NASA’s New Horizons spacecraft has made the first visit to Pluto, speeding past at 14km per second. Earlier, the space agency released the most detailed picture yet as it hurtled towards the dwarf planet on Tuesday. The probe was set to grab more pictures and other science data on the object, as it passed 12,500km from the surface. BBC reports:
Controllers got a last health status report, before the robotic craft turned its antenna away from the Earth to concentrate on its target. Only when New Horizons has its trove of images safely in its onboard memory will it call home again.
This is not expected to happen until just after midnight (GMT) into Wednesday. It means there will be a long, anxious wait for everyone connected with the mission, as they hold out for a signal that will be coming from almost five billion km away.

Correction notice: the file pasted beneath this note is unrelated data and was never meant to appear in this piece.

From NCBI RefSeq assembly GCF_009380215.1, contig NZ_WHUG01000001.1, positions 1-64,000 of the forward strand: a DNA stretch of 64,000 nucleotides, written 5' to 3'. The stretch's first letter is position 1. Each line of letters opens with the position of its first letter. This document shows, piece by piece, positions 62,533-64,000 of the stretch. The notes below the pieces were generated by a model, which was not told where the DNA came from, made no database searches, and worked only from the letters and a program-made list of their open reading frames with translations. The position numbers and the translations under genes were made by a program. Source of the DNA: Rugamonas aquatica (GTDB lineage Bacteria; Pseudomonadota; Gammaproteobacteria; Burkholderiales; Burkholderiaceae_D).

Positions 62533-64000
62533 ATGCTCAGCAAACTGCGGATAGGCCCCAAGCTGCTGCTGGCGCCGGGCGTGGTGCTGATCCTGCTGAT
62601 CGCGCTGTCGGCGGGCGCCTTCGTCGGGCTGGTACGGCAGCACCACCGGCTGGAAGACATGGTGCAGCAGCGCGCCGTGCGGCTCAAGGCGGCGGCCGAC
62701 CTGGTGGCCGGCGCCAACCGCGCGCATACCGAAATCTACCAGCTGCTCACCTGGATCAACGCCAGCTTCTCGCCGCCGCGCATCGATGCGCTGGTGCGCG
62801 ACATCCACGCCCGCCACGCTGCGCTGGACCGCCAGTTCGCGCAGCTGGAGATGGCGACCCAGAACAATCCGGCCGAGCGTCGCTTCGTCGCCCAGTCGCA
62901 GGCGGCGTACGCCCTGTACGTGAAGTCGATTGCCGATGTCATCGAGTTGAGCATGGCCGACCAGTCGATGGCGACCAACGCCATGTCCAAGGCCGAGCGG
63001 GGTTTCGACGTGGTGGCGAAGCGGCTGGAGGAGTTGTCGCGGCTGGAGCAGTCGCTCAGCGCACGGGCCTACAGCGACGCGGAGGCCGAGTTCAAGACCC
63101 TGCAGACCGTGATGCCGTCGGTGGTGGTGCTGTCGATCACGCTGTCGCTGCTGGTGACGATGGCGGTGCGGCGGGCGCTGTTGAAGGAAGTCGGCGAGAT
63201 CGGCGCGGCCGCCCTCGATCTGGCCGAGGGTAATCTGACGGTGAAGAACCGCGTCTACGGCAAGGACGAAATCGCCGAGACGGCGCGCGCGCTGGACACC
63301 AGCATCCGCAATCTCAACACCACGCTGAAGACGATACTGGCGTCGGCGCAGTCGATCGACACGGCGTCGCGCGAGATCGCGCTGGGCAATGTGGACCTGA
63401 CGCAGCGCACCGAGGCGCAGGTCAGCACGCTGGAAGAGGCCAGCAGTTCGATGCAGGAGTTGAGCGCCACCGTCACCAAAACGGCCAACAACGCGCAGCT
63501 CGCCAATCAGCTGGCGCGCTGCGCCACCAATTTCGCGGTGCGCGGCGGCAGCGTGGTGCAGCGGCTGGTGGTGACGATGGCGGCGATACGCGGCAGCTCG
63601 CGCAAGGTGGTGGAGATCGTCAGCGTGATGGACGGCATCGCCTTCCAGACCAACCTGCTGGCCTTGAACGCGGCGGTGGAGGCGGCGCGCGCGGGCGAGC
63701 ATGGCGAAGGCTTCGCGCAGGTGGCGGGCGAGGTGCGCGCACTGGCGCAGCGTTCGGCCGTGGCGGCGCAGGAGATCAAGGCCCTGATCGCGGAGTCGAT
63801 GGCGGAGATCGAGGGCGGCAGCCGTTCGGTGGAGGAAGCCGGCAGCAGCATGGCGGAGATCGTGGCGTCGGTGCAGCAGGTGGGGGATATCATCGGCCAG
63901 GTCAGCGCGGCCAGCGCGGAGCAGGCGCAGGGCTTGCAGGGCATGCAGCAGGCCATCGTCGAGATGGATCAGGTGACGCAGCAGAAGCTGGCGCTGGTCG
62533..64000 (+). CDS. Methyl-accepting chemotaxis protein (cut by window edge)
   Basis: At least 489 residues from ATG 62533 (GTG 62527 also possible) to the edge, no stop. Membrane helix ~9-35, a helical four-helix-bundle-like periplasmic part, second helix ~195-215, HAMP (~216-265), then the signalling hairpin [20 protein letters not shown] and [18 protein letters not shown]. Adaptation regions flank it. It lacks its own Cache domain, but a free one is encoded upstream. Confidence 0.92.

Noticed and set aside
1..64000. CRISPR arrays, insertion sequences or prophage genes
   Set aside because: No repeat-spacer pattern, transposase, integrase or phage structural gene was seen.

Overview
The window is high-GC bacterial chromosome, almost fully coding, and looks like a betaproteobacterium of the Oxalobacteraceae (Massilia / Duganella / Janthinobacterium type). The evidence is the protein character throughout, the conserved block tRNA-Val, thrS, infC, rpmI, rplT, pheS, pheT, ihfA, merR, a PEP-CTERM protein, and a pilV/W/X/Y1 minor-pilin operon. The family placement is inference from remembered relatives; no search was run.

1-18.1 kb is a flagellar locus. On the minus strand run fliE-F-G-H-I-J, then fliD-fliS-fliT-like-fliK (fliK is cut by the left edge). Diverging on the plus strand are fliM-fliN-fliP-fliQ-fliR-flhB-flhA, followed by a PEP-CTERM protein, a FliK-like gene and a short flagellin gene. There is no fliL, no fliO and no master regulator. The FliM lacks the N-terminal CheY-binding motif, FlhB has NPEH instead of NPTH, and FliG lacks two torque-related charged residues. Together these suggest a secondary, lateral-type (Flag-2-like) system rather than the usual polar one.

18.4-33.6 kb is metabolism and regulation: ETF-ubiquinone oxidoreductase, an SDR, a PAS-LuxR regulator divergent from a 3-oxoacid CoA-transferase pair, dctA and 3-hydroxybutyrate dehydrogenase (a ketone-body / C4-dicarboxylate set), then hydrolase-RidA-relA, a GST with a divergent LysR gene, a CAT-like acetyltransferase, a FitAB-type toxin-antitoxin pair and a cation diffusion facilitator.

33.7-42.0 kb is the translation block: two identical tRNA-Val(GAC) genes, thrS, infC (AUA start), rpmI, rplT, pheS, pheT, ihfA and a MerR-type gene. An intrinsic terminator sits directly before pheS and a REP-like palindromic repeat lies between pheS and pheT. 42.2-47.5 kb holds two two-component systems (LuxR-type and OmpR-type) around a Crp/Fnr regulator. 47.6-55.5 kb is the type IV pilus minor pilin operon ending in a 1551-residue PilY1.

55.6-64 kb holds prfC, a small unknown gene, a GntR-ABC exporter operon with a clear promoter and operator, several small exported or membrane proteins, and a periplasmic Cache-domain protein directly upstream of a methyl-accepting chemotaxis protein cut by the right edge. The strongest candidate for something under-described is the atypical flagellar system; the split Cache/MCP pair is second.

New Horizons’ flyby of 2,370km-wide Pluto is a key moment in the history of space exploration. “We have completed the initial reconnaissance of the Solar System, an endeavour started under President Kennedy more than 50 years ago and continuing to today under President Obama,” said the mission’s chief scientist Alan Stern.